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BMJ Clin Evid. 2009 Jul 24;2009. pii: 1015.

Opioid dependence.

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Avon and Wessex Deanery, Avon and Wiltshire NHS Mental Health Partnership, Bristol, UK.



Dependence on opioids is a multifactorial condition involving genetic and psychosocial factors. There are three approaches to treating opioid dependence. Stabilisation is usually by opioid substitution treatments, and aims to ensure that the drug use becomes independent of mental state (such as craving and mood) and independent of circumstances (such as finance and physical location). The next stage is to withdraw (detox) from opioids. The final aim is relapse prevention.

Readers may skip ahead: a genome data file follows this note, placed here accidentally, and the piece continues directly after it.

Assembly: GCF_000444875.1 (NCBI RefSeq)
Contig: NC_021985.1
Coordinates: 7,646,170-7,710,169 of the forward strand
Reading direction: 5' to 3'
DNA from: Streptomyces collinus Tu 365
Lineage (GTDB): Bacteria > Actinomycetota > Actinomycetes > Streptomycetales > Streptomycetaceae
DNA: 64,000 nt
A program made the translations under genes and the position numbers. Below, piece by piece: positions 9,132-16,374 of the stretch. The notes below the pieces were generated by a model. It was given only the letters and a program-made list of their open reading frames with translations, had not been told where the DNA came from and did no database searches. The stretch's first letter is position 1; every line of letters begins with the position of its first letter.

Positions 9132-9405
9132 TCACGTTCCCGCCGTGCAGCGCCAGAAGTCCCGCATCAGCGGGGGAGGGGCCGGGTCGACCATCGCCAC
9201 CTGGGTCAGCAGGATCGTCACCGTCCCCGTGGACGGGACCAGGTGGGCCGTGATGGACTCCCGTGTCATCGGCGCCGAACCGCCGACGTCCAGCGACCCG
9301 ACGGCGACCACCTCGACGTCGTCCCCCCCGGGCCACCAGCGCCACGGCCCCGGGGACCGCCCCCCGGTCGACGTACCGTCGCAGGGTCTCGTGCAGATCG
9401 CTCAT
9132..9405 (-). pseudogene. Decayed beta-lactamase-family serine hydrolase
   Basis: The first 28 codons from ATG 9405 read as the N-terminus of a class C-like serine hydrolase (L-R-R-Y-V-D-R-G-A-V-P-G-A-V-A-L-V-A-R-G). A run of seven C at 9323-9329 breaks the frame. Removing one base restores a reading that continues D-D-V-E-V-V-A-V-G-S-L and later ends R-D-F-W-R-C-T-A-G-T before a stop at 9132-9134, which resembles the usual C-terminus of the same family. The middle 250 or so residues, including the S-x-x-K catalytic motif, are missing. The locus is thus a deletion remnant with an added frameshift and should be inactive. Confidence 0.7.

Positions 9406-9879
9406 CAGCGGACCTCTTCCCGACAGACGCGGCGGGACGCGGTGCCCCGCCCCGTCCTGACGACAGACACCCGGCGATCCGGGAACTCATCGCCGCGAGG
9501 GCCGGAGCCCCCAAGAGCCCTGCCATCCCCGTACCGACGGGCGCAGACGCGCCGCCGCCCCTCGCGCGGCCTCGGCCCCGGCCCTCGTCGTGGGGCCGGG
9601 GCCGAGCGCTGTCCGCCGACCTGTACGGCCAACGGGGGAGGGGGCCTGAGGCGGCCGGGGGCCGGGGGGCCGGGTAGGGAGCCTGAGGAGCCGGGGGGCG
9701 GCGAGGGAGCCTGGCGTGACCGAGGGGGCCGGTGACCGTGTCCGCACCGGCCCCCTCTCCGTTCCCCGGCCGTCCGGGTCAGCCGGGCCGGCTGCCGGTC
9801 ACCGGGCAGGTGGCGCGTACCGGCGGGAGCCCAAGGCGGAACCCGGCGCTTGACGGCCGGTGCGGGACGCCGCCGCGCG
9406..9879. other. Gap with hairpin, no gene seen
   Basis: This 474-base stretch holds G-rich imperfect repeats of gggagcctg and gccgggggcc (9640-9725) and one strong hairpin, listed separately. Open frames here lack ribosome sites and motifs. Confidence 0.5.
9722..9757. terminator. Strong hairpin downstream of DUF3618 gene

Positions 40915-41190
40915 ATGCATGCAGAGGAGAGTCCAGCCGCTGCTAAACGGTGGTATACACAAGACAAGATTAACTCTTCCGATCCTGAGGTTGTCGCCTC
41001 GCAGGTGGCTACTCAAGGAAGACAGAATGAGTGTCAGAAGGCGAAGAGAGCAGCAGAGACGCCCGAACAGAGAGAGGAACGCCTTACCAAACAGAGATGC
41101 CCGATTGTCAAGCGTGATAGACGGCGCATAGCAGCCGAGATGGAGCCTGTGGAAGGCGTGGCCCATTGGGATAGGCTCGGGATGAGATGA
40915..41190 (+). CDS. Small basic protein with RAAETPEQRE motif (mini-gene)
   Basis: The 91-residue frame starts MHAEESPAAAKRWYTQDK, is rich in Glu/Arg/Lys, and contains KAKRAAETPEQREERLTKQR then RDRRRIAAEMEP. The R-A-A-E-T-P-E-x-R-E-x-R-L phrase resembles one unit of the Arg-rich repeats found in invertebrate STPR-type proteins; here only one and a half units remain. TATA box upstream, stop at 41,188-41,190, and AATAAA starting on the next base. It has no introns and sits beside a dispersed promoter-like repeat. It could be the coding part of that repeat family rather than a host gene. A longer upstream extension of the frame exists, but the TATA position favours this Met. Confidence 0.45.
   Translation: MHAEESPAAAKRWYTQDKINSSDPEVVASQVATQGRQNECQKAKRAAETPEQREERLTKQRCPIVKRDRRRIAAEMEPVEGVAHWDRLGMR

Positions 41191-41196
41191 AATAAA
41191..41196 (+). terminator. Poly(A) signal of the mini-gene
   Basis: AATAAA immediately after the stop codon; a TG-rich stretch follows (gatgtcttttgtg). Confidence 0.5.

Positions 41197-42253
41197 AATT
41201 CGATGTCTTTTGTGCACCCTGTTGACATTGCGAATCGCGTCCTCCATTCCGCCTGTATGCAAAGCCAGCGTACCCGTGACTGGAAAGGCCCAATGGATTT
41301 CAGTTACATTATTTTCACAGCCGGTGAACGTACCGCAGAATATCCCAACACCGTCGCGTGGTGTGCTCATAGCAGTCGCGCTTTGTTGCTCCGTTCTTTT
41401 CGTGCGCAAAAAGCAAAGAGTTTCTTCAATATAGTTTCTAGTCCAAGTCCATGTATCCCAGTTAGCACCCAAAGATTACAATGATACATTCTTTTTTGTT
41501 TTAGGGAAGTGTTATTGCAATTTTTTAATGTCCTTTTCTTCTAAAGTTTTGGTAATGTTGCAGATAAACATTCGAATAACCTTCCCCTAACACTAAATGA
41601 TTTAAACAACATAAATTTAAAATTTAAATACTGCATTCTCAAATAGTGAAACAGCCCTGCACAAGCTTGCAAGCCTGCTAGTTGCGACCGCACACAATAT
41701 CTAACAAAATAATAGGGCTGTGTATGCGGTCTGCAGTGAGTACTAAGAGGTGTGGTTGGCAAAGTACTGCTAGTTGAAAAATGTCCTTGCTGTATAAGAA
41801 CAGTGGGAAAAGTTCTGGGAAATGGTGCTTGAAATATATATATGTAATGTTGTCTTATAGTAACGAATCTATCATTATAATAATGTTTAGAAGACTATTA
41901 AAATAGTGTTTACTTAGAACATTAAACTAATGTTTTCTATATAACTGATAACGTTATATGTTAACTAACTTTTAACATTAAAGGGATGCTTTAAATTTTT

We conducted a systematic review and aimed to answer the following clinical questions: What are the effects of drug treatments for stabilisation (maintenance) in people with opioid dependence? What are the effects of drug treatments for withdrawal in people with opioid dependence? What are the effects of drug treatments for relapse prevention in people with opioid dependence? We searched: Medline, Embase, The Cochrane Library, and other important databases up to May 2008 (Clinical Evidence reviews are updated periodically; please check our website for the most up-to-date version of this review). We included harms alerts from relevant organisations such as the US Food and Drug Administration (FDA) and the UK Medicines and Healthcare products Regulatory Agency (MHRA).


We found 23 systematic reviews, RCTs, or observational studies that met our inclusion criteria. We performed a GRADE evaluation of the quality of evidence for interventions.


In this systematic review, we present information relating to the effectiveness and safety of the following interventions: buprenorphine; clonidine; lofexidine; methadone; naltrexone; and ultra-rapid withdrawal regimes.

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